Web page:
TALLAHASSEE (CBSMiami/NEWS SERVICE OF FLORIDA) — Gov. Rick Scott will attend the funeral service Wednesday for former President George H.W. Bush in Washington, D.C., as the country continues to mourn the death of the father of former Florida Gov. Jeb Bush and former President George W. Bush.READ MORE: Florida First Lady Casey DeSantis Finishes Chemotherapy For Breast Cancer
No other member of the Florida Cabinet — Attorney General Pam Bondi, Chief Financial Officer Jimmy Patronis or Agriculture Commissioner Adam Putnam — is expected to travel to Washington for the service. A Bondi spokesman said she will not attend the service.
Scott, who was elected to the U.S. Senate in the Nov. 6 election, will attend the service planned for 11 a.m. Wednesday at the National Cathedral in Washington, spokesman McKinley Lewis said.
Bush, the nation’s 41st president, will lie in state in the U.S. Capitol Rotunda until Wednesday morning.
A second memorial service is planned for Thursday at St. Martin’s Episcopal Church in Houston. Bush will eventually be laid to rest at the George H.W. Bush Presidential Library in College Station, Texas.
Bush, 94, died Friday of vascular Parkinsonism.
“I already miss the greatest human being that I will ever know,” Jeb Bush tweeted Saturday morning. “Love you Dad!”READ MORE: Miami Woman Accused Of Operating 4 Massage Parlors As Fronts For Prostitution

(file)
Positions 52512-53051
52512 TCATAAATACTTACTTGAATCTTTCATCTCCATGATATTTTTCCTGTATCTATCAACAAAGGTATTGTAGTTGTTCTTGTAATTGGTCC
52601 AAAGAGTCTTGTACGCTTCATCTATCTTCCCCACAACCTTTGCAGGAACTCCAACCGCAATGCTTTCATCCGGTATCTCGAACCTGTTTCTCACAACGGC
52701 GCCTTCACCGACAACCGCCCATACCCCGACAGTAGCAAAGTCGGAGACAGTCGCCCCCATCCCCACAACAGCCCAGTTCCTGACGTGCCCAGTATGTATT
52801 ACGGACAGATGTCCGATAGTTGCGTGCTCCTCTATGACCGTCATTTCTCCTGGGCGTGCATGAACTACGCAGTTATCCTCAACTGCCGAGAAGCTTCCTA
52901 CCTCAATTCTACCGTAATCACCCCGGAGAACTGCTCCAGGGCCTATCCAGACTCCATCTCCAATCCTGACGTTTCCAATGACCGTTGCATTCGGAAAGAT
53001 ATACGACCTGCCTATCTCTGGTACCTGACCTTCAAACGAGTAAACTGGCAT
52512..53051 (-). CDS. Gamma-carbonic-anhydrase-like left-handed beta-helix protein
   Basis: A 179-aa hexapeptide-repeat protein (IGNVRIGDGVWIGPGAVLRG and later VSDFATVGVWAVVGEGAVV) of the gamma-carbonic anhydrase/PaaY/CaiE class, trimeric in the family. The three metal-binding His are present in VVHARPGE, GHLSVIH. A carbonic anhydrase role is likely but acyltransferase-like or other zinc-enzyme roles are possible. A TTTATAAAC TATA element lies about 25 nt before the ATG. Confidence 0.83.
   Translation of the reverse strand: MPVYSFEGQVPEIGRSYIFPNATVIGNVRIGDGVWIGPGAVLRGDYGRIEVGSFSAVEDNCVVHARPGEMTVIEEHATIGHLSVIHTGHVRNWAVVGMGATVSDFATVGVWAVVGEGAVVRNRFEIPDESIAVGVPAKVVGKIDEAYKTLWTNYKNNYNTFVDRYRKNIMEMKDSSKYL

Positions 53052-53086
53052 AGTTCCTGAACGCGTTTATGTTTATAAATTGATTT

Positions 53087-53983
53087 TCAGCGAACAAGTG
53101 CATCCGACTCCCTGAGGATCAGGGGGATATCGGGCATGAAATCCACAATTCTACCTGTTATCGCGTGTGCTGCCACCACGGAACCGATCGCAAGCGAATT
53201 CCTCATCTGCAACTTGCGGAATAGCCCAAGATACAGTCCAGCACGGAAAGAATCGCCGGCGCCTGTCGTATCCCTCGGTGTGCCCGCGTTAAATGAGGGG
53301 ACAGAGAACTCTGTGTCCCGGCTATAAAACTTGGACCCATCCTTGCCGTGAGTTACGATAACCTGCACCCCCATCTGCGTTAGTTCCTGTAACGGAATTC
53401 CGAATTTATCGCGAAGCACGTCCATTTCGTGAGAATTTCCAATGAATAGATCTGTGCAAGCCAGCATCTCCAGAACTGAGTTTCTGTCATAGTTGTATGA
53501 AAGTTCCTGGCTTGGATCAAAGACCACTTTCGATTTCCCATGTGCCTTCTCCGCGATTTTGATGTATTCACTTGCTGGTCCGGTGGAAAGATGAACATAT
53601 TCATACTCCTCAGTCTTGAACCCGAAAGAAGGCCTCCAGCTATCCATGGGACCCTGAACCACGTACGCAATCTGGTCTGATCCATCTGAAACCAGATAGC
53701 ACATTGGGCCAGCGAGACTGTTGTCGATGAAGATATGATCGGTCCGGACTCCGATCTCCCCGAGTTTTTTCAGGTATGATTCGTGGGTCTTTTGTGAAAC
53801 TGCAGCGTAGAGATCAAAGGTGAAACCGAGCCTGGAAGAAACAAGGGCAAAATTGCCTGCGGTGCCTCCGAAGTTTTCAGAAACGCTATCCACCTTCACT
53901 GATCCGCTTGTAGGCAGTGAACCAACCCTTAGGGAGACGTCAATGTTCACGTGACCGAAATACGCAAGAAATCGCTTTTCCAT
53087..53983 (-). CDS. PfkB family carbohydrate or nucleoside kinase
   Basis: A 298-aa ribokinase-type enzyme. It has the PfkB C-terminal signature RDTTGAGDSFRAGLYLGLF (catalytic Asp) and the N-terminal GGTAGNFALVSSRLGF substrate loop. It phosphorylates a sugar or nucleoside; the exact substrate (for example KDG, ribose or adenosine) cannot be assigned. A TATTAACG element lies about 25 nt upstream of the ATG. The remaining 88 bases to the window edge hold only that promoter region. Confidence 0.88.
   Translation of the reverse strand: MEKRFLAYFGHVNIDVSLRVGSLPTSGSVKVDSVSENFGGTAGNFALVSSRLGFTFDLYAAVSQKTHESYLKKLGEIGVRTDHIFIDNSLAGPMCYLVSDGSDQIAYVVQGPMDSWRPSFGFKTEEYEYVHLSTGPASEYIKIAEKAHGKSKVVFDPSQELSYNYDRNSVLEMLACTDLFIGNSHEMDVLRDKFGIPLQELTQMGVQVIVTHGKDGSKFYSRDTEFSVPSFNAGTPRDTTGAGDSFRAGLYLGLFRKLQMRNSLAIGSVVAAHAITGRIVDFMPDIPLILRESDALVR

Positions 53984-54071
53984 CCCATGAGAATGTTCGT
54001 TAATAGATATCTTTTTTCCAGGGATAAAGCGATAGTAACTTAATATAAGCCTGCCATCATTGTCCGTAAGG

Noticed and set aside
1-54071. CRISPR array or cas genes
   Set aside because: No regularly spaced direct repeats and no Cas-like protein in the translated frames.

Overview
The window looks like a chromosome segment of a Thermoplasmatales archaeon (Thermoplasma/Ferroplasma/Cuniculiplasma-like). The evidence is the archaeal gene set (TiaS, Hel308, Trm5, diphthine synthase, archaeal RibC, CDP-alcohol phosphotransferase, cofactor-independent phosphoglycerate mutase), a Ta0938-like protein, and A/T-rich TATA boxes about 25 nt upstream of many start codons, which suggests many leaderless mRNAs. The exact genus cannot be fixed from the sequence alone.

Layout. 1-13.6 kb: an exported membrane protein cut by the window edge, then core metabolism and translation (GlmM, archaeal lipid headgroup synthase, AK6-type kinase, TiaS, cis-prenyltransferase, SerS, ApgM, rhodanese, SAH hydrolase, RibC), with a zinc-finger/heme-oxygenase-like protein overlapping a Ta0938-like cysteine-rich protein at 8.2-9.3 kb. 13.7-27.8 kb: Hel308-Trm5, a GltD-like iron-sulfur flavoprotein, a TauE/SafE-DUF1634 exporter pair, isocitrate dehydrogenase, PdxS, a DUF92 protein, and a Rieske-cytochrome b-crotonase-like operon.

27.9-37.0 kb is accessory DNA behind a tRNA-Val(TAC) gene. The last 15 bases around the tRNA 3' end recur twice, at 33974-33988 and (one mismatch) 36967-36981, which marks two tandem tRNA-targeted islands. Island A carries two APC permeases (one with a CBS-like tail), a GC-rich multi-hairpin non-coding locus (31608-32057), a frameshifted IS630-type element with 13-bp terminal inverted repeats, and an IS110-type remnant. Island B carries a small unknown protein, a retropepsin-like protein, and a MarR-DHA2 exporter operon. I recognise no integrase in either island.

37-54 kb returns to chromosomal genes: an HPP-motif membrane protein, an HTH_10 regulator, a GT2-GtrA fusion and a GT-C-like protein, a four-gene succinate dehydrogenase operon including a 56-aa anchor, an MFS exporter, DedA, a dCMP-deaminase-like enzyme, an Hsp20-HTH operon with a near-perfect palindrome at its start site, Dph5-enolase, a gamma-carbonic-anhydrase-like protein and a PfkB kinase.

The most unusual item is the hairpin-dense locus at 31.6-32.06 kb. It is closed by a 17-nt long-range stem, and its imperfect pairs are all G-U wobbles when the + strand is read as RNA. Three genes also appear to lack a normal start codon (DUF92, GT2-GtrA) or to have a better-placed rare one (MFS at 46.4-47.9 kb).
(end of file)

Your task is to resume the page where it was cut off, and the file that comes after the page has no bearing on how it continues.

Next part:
President Donald Trump has designated Wednesday as a national day of mourning.
Scott on Saturday ordered flags lowered to half-staff in Florida for a month to honor the late president.
Scott and the Cabinet will meet Tuesday for what is their final scheduled Cabinet meeting. They were also scheduled to meet Wednesday as the state clemency board, but that meeting was postponed as Scott plans to attend the service in Washington.
No makeup date has been set for the clemency meeting, said Kelly Corder, a spokeswoman for the Florida Commission on Offender Review.
Wednesday’s clemency meeting was already drawing questions because voters on Nov. 6 approved a constitutional amendment aimed at automatically restoring voting rights to most felons who have served their sentences.
The Florida Commission on Offender Review noted the clemency board already put a temporary hold on considering pending applications for the restoration of civil rights, “while the new framework required to implement the constitutional changes is defined, which may include the need for implementing legislation in the upcoming legislative session.”
The board continues to process applications for other forms of clemency, including commutations, pardons and restoration of firearm authority.MORE NEWS: 'The Great Resignation': A Look At Where Workers Are Going
(©2018 CBS Local Media. All rights reserved. This material may not be published, broadcast, rewritten, or redistributed. The News Service of Florida’s Jim Turner contributed to this report).